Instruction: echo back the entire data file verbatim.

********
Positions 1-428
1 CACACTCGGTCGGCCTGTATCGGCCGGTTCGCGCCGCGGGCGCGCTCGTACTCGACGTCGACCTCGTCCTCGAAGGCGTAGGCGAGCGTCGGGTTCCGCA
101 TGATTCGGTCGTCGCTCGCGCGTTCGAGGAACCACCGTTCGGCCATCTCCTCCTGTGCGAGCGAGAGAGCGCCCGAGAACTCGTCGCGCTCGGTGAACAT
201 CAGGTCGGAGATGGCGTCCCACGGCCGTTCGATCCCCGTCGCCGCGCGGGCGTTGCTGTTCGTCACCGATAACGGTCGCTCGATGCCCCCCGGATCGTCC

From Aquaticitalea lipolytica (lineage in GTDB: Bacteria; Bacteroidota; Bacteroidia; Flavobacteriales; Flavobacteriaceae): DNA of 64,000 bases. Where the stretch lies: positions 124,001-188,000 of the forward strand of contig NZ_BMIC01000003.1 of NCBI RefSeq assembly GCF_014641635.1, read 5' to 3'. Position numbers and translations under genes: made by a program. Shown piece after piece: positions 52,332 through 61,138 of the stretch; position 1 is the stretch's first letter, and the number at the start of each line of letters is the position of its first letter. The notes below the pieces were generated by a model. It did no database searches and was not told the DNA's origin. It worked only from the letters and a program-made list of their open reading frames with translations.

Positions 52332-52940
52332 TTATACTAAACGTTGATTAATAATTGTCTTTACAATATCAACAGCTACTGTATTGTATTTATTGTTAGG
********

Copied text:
Positions 1-428
1 CACACTCGGTCGGCCTGTATCGGCCGGTTCGCGCCGCGGGCGCGCTCGTACTCGACGTCGACCTCGTCCTCGAAGGCGTAGGCGAGCGTCGGGTTCCGCA
101 TGATTCGGTCGTCGCTCGCGCGTTCGAGGAACCACCGTTCGGCCATCTCCTCCTGTGCGAGCGAGAGAGCGCCCGAGAACTCGTCGCGCTCGGTGAACAT
201 CAGGTCGGAGATGGCGTCCCACGGCCGTTCGATCCCCGTCGCCGCGCGGGCGTTGCTGTTCGTCACCGATAACGGTCGCTCGATGCCCCCCGGATCGTCC

From Aquaticitalea lipolytica (lineage in GTDB: Bacteria; Bacteroidota; Bacteroidia; Flavobacteriales; Flavobacteriaceae): DNA of 64,000 bases. Where the stretch lies: positions 124,001-188,000 of the forward strand of contig NZ_BMIC01000003.1 of NCBI RefSeq assembly GCF_014641635.1, read 5' to 3'. Position numbers and translations under genes: made by a program. Shown piece after piece: positions 52,332 through 61,138 of the stretch; position 1 is the stretch's first letter, and the number at the start of each line of letters is the position of its first letter. The notes below the pieces were generated by a model. It did no database searches and was not told the DNA's origin. It worked only from the letters and a program-made list of their open reading frames with translations.

Positions 52332-52940
52332 TTATACTAAACGTTGATTAATAATTGTCTTTACAATATCAACAGCTACTGTATTGTATTTATTGTTAGG